Living in Turkey as a Foreigner
When we assist our international customers in establishing companies or businesses in Turkey, many of them inquire about living in Turkey as a foreigner. They want to learn everything, some out of fascination, and others because they wish to live overseas as ex-pats. To begin with, Turkey readily compares to any other country in terms of an exquisite ex-pat living.
Moving to Turkey means taking advantage of a beautiful climate, healthy and wonderful Turkish food, a new life at a much slower and less expensive pace, meeting new friends, great value for money, and a cross-cultural ambiance of people from all over the globe.
However, fitting into ex-pat life is not the same as visiting on a vacation. Many ex-pats would attest to the fact that there are certain challenges to overcome. Let’s take a look at what you should know before relocating to Turkey.
Our legal firm in Turkey can help with all the permits you need to obtain before living in Turkey as a foreigner.
In this article, we are going to talk about the frequently asked questions by ex-pats about living in Turkey as a foreigner.
Frequently Asked Questions About Living in Turkey as a Foreigner
How Much Money Do You Need in Turkey to Live Comfortably?
The amount of money you’ll require is determined by where you’ll be relocating. Istanbul, the most expensive destination in Turkey, has high rental rates, and shopping, eating out, and socializing are all pricey. Similarly, any visitor familiar with Turkey would testify that areas like luxury Kalkan cost more than cheap Altinkum on the Aegean coast.
Ex-pats on a tight budget should budget at least 5000-7000 Turkish lira each month, but more if they want to reside in major cities or retire with more perks. More information about the cost of living in Turkey may be found here. For example, 1000 USD is equivalent to 8000 Turkish lira, thus, living in Turkey as a foreigner should be easy for many.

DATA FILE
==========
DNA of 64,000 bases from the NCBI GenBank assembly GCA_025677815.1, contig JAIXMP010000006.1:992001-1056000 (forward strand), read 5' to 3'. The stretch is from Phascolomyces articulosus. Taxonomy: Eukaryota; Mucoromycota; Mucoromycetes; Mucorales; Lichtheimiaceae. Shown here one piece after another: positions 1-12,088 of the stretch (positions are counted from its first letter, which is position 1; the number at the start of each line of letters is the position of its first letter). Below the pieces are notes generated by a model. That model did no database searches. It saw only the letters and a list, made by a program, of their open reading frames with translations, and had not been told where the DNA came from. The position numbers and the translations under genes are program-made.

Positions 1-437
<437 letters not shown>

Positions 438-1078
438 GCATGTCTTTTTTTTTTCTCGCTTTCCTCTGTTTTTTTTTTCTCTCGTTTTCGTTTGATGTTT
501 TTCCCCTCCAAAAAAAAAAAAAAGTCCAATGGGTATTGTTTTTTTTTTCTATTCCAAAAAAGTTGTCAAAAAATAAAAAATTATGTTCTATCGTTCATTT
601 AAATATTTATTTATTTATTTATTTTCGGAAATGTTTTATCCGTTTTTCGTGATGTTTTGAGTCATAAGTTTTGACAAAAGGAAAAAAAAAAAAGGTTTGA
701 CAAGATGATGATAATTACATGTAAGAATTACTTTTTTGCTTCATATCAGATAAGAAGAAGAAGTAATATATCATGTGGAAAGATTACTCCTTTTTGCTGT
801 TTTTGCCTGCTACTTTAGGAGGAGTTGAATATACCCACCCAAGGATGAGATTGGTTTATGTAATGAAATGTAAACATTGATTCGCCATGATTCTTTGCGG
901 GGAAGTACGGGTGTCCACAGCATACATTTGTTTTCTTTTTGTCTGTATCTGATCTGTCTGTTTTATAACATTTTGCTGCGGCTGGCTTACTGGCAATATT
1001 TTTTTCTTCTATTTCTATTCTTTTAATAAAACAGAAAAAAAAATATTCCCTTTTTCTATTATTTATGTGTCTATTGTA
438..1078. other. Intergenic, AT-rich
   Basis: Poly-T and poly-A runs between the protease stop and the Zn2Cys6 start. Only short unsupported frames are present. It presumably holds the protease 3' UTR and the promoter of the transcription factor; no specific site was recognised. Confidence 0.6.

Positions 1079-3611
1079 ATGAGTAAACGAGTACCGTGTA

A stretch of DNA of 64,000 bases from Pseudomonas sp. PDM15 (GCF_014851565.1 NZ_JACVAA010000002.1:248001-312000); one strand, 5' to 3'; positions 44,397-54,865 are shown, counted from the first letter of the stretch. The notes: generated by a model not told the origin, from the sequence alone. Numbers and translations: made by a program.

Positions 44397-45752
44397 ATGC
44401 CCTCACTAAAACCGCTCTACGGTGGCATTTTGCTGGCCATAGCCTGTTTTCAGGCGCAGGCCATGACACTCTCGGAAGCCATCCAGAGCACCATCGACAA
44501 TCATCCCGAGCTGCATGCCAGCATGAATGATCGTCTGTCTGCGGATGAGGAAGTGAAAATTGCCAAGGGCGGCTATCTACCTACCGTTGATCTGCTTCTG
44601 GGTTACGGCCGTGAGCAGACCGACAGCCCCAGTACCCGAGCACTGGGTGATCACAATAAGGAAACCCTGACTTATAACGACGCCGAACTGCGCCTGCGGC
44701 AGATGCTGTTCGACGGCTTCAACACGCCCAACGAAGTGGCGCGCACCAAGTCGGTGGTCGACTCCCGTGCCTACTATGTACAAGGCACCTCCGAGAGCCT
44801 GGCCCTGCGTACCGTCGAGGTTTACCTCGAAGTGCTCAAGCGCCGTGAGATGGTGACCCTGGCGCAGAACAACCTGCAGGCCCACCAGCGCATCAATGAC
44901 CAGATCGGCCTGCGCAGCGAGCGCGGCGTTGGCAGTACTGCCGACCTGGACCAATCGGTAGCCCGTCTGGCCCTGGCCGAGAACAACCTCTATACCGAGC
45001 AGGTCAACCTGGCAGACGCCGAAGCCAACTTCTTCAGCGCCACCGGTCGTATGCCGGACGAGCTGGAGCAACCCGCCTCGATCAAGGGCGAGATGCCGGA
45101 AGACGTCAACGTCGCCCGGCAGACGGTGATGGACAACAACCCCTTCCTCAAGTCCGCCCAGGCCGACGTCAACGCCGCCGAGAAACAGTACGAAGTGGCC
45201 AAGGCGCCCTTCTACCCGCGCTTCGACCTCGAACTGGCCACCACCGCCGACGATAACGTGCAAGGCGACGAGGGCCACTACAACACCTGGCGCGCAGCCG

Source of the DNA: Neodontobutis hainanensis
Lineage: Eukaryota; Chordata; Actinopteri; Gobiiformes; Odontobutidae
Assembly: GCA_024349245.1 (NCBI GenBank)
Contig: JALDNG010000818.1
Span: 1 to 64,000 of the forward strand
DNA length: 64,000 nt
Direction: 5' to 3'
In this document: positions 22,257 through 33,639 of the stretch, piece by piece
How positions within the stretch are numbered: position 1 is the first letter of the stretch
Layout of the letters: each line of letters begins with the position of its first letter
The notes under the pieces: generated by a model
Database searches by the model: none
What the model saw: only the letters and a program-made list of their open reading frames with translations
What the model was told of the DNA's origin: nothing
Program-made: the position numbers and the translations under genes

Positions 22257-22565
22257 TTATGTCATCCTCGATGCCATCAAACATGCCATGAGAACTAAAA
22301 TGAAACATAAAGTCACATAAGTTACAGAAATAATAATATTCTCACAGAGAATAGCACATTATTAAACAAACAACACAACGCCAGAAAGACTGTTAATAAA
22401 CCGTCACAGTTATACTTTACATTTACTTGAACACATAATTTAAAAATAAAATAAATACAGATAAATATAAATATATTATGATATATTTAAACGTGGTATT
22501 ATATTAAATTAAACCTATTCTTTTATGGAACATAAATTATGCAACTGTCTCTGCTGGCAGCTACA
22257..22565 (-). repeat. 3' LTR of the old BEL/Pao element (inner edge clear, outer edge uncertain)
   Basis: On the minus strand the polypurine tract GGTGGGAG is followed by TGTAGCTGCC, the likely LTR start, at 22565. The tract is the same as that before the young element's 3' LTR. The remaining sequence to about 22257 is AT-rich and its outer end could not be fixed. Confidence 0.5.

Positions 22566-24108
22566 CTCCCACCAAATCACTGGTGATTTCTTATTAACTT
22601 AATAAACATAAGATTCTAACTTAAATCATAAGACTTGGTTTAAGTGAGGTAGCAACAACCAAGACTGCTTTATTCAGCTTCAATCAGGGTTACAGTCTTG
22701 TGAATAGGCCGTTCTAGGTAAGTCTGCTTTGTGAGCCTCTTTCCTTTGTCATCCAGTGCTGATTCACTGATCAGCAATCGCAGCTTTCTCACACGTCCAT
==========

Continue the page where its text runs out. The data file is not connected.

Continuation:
Do People in Turkey Speak English?
This varies depending on where you travel in Turkey. Turkey is very diversified and varied as the world’s 37th biggest country. Living as an ex-pat on the Aegean and Mediterranean beaches is typically simply because here is where many of Turkey’s beach vacation spots are located; as a result, foreign tourism is a big source of revenue, and most people understand and speak English.
If you visit cities around the Black Sea, in the southeast, or central Anatolia, such as; Konya or Kayseri, your chances of meeting English-speaking people are slim. In this case, we strongly advise studying Turkish, even if it’s only one word each day.
What is it Like to Tive in Turkey as a Foreigner?
Many foreigners find living in Turkey to be perfect, as seen by the vast expatriate populations strewn over towns, cities, and villages in Turkey. The present exchange rate of the Turkish lira against other international currencies ensures a comfortable existence for any retired foreigner with a respectable pension. Many retired ex-pats put their money in high-interest savings accounts as well. They withdraw the interest each month after paying taxes, so their net value is never impacted. Thus, living in Turkey as a foreigner is a great idea.